WASHINGTON -- Responding to numerous outbreaks of the food-borne pathogen, Listeria monocytogenes, the Food Safety and Inspection Service division of the U.S. Department of Agriculture here has initiated new long- and short-term action plans for preventing future contamination.
The preventative measures come in response to the nationwide outbreak of listeriosis associated with ready-to-eat meat and poultry products that occurred late last year.
"Anytime someone becomes ill, and especially when someone dies, you take that matter very seriously," said Beth Gaston, a spokeswoman for the FSIS. "We are taking measures to prevent future outbreaks and contamination."
Gaston said that after launching a testing program centered on L. monocytogenes in 1987, and later revising it in 1989, the number of related illnesses dropped and then leveled. She said the FSIS hopes for similar results following this most recent initiative. "We'd like to see that number drop again," she said.
Three components comprise FSIS' short-term initiatives. First, the FSIS published in its Federal Register -- published May 26, 1999 -- a notice advising establishments to reassess their Hazard Analysis and Critical Control Point plans to ensure they are adequately addressing L. monocytogenes.
As a second step, the agency is providing guidance to the industry on practices that have been used successfully by other meat and poultry establishments to prevent the occurrence of the potentially hazardous pathogen in ready-to-eat products.
Finally, the FSIS is carrying out educational efforts targeting individuals who are at an increased risk of developing listeriosis.
Gaston said consumer education is crucial in combating future outbreaks. Pregnant women, newborns, older adults and people with weakened immune systems are considered high risk consumers, she added, but with the proper information, health problems can be avoided.
"We're advising that [consumers] reheat ready-to-eat foods like lunch meats, or avoid them, if [they] feel [they], or someone in [their] family, is at risk," said Catherine Woteki, undersecretary for food safety.
To help reduce the risk of illness, the FSIS recommends that consumers reheat ready-to-eat foods, such as hot dogs, deli meats, cold cuts, and meat and poultry products until they are steaming hot; wash hands, cutting boards, dishes, and utensils with hot, soapy water after handling such foods; avoid soft cheeses and unpasteurized milk; do not consume unpasteurized foods; and be observant of expiration dates on precooked and ready-to-eat perishable items.
"We have better tools available now," explained Gaston. "Detection methods are much more thorough and allow us to pinpoint an outbreak and track it back to one company, as opposed to in the past when cases were handled individually."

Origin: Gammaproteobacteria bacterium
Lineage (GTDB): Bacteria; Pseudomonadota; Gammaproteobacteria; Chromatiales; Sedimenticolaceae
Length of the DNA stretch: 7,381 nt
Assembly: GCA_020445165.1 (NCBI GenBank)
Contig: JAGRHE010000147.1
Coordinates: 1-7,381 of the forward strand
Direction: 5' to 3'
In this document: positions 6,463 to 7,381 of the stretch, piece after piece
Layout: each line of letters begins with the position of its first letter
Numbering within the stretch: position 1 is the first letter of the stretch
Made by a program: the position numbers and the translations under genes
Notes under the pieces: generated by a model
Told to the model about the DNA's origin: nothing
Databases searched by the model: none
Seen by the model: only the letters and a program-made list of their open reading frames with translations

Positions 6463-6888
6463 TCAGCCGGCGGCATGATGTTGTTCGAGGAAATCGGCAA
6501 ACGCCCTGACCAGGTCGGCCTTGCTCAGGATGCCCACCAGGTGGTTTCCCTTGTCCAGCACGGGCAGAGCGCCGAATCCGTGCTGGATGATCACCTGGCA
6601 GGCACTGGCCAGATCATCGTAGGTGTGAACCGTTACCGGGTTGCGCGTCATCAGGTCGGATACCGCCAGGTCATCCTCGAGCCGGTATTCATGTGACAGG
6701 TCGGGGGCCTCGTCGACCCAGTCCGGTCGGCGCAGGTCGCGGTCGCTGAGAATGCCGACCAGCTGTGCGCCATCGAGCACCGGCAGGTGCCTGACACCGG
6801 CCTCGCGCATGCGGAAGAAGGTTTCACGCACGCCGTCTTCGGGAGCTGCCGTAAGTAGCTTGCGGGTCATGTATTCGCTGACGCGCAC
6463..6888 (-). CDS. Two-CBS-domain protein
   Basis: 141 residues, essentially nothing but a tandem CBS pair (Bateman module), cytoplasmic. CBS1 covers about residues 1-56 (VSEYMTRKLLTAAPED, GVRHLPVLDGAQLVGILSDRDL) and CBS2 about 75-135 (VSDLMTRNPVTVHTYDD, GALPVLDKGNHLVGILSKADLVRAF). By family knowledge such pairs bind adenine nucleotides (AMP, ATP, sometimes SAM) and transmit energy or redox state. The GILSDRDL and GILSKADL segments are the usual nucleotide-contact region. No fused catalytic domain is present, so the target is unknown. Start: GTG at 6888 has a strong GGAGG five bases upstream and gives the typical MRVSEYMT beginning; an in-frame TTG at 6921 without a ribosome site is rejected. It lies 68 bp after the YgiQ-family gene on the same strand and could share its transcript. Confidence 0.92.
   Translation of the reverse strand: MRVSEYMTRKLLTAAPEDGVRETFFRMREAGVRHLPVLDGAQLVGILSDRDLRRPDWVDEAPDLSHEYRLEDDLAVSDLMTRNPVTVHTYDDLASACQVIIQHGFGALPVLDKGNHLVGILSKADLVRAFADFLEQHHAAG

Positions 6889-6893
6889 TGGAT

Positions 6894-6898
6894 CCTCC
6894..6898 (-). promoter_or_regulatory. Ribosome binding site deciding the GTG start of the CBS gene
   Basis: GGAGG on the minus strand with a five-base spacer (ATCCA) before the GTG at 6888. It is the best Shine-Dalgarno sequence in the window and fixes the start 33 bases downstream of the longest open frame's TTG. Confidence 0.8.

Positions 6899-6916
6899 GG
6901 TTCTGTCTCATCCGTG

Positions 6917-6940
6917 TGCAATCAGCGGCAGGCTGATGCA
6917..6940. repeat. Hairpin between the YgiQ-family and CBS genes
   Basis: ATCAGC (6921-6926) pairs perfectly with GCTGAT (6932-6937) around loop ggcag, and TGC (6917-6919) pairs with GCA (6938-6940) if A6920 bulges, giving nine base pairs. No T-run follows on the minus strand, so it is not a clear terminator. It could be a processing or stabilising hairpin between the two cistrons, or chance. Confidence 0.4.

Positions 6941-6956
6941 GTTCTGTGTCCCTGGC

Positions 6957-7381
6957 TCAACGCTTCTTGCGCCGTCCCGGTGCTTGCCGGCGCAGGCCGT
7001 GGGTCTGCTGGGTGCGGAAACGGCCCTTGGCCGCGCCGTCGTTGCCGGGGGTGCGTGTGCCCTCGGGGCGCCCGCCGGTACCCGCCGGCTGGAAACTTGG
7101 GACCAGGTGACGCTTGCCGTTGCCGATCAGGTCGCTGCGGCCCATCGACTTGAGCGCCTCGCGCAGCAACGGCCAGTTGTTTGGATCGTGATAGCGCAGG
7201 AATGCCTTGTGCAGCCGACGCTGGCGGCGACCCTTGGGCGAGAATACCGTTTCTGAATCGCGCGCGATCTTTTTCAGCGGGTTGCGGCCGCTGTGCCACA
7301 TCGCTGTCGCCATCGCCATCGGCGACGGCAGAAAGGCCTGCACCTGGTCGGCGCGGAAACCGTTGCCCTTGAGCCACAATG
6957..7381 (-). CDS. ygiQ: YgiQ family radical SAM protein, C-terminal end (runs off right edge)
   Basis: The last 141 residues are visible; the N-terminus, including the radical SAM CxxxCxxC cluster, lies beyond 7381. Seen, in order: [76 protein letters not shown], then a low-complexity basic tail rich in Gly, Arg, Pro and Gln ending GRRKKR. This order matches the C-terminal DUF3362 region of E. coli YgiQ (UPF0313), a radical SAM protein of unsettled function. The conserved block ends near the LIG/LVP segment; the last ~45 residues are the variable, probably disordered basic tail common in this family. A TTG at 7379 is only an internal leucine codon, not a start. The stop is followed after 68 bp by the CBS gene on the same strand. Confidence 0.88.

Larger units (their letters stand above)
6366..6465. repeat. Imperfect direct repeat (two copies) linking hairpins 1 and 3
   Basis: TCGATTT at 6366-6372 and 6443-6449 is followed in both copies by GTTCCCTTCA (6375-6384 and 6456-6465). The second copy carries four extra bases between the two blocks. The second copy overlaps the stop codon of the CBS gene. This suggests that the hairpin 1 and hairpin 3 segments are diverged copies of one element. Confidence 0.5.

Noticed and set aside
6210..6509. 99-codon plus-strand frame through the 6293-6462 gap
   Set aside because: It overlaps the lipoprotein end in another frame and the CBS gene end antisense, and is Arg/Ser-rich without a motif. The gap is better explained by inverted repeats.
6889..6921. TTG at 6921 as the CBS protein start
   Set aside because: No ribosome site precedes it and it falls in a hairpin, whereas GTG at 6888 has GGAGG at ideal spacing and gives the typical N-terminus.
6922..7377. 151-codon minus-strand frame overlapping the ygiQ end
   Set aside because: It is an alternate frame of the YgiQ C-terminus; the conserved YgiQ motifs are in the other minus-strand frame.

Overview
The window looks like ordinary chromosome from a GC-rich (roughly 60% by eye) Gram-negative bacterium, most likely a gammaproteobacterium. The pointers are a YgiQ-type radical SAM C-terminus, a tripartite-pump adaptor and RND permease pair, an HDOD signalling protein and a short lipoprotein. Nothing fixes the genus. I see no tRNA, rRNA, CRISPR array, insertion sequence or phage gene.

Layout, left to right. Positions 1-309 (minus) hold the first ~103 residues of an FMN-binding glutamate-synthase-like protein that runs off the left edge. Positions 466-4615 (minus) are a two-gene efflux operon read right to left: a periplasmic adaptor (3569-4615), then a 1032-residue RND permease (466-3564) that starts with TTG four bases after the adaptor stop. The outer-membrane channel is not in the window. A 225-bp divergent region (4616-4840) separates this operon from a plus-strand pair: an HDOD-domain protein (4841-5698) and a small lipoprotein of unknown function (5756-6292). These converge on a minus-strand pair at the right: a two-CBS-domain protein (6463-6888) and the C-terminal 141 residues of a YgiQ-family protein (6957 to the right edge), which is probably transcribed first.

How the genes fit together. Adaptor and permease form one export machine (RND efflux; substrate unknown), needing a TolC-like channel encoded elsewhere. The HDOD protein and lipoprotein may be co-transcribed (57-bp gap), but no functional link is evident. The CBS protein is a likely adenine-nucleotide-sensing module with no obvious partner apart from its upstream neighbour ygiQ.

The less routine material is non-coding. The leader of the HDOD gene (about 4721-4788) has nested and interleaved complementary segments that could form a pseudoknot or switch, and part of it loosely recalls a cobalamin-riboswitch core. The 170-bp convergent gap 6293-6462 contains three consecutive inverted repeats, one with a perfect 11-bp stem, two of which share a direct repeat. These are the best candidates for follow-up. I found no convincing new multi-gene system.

The FSIS has also issued a four-part long-term goal initiative, the first component of which is the drafting of certain protocols for studying post-production growth of L. monocytogenes. The FSIS plans to use the results to help it respond to any future outbreaks of listeriosis.
The second long-term initiative is aimed at developing an in-depth verification protocol to evaluate a plant's HACCP program for ready-to-eat products. The protocol will be used by a qualified, multidisciplinary team that will inspect the plants, check the efficiency of their HACCP plans and present its findings to FSIS management.
The third step on the agenda, in conjunction with the Food and Drug Administration, is the creation of a risk-assessment process for L. monocytogenes focusing mainly on refrigerated, ready-to-eat foods.
The final component calls for the development of new food-safety standards, pertaining to ready-to-eat products, that will address all pathogens, including L. monocytogenes. The measures are intended to improve the safety of ready-to-eat products and provide plants with the flexibility of adopting science-based food-safety processing procedures and controls, as well as allowing them to develop objective, measurable standards that can be verified by the FSIS.
In related news, Morningland Dairy Farms, Mountain View, Mo., recalled 135 pounds of its Morningdale Dairy Chives Colby cheese due to a possible listeria contamination.
Customers were urged to return the Colby cheese, which is made from raw milk and packaged in vacuum-packed bags, to the retailers where it had been purchased.
The recalled cheese carries the package code A259 and was sold through the mail and by retailers throughout New York, California, Missouri, Colorado, Utah, Illinois, Arizona, Tennessee, Georgia, Maryland, Pennsylvania and South Carolina.
Operations at Morningland Dairy were temporarily closed when contamination showed up in tests conducted by federal health officials. The family-run dairy plans to reopen when test results are negative.